Cheers,
Jaime Bueza

Jaime Bueza is a software developer in Vancouver, British Columbia, Canada. He has developed web applications for Nintendo, Starbucks, Electronic Arts, Ritchie Brothers, Kiwi Collections, Cox Communications and Microsoft. When he's not developing useful software that constantly evolves with business requirements, he's creating tutorial videos for aspiring front-end developers.

Saturday, December 4, 2010

Building teams based on passion

After being in a meeting on how to increase team effectiveness and increase the quality of the products we're trying to build, I thought of the process of building teams based on a common passion.

Diving deeper, have you ever met a creative person that loved designing social networks? What about a designer that loved creating interfaces on Mobile platforms? Have you ever met a developer that loved building software that connects people? Why is it that teams in the agency realm with multiple disciplines can't grab a group of people who have a common passion. This is totally different from basing it on "skill set". It's about what they love to build. For example, my skill set ranges from backend (multiple databases, multiple integration languages, localization) to frontend (html, css, js) on different platforms like web and mobile; however, I love building social networks on mobile platforms and how you can integrate with different 3rd party services like Flickr, Facebook, Google, and Foursquare. I strongly believe that the world is moving towards Mobile and some form of secure way of sharing data between different services.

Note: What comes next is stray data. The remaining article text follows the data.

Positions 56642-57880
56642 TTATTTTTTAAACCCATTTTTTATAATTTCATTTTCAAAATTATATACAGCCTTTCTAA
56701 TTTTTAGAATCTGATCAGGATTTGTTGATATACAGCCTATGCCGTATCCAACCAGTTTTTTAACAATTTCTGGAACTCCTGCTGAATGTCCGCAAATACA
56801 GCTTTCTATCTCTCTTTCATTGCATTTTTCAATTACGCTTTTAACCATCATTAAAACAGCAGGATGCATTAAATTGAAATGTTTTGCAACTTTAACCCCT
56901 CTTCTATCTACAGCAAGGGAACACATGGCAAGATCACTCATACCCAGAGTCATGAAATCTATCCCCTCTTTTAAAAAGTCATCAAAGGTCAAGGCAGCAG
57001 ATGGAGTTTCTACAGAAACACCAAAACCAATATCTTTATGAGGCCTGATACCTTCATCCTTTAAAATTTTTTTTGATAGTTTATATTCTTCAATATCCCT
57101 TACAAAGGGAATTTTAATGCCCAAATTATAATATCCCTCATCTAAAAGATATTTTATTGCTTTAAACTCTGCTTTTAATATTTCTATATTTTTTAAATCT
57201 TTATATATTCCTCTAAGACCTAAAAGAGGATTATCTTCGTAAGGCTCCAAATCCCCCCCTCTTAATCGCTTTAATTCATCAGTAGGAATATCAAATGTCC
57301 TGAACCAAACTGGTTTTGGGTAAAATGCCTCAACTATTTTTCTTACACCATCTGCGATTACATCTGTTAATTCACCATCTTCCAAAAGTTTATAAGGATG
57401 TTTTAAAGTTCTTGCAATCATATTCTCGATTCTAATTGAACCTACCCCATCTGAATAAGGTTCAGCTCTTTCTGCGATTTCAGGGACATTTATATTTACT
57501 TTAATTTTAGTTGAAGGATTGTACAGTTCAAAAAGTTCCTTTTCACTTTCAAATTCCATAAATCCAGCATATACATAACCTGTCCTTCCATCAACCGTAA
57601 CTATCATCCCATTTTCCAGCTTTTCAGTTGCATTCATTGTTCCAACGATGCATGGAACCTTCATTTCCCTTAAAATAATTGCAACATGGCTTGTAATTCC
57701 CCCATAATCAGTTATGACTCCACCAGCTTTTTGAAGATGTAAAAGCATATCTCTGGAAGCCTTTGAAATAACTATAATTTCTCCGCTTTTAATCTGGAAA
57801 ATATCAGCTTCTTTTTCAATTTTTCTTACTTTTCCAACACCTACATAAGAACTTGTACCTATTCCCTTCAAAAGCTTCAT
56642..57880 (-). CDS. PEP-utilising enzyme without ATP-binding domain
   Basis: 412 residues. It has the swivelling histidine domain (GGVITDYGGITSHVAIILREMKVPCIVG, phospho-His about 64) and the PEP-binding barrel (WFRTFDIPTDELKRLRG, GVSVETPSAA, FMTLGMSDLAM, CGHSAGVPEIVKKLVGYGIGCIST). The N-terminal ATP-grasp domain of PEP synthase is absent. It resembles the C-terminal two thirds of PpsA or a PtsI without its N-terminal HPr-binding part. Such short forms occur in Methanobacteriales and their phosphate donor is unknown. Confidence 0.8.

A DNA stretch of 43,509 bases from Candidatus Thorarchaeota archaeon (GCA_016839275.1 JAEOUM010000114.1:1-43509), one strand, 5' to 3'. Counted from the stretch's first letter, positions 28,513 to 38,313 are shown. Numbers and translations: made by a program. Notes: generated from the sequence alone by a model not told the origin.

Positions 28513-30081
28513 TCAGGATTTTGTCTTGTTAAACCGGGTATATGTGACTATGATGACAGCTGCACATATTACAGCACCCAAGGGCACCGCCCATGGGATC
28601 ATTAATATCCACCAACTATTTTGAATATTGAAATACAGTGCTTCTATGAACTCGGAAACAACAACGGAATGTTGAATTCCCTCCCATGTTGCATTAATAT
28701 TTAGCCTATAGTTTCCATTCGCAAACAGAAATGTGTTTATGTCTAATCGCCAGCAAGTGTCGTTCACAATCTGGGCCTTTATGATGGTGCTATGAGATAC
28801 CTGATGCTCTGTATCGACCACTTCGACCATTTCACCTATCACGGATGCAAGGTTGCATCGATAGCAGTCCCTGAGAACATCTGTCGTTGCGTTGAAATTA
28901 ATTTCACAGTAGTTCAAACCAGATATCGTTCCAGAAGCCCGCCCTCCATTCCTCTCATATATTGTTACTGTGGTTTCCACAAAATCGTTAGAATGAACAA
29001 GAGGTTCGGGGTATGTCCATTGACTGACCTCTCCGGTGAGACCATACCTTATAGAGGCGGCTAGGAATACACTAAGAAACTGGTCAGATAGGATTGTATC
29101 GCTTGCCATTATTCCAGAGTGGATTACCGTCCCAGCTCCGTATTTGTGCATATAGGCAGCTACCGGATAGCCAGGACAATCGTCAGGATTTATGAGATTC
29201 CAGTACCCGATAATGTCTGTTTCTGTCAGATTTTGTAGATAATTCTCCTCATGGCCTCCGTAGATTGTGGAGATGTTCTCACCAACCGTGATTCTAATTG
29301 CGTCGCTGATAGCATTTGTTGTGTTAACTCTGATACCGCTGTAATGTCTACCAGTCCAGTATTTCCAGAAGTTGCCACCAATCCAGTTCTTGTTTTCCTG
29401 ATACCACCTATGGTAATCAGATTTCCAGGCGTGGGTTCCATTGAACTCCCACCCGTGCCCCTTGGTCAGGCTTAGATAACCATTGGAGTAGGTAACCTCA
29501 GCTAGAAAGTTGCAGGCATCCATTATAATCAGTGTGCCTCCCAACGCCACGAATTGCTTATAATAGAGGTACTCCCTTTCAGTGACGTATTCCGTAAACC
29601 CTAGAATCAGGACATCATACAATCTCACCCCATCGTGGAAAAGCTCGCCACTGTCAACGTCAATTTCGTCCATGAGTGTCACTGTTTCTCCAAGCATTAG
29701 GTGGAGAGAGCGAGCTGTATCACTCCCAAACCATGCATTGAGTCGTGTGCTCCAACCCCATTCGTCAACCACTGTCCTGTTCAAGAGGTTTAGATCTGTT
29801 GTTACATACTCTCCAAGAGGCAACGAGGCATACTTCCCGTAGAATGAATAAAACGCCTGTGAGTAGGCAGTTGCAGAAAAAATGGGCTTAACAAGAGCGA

In our current ways of doing things, employees (designer/developer/project manager/quality assurance) are just "resources"--they're thrown around on to different projects with barely any context. Context switching is so expensive--ramp up time, meetings, discovery, and rebuilding a shared vision.

If the overall goal is to secure projects so we can gain revenue (what comes in is what comes out) without knowing exactly what we're trying to build then the designers and developers should have full rights to opt-out of the project. As in, they shouldn't have to build something they're not passionate about. What does the company need to do then? Hire contractors. I'm lucky to have landed a few projects that I've been quite passionate about but I've also had to deliver projects which I totally wished I wasn't associated with. The quality is quite obvious.

My only suggestion to companies that are paralyzed in this state is to try and interview your designers and developers. Figure out what they really love making. Ultimately, humans intrinsically love to build things on their own--why not leverage this aspect of human behaviour to build better software?

Good luck and have fun,
Jaime Bueza

Jaime Bueza is a software developer in Vancouver, British Columbia, Canada. He has developed web applications for Nintendo, Starbucks, Electronic Arts, Ritchie Brothers, Kiwi Collections, Cox Communications and Microsoft. When he's not developing useful software that constantly evolves with business requirements, he's creating tutorial videos for aspiring front-end developers.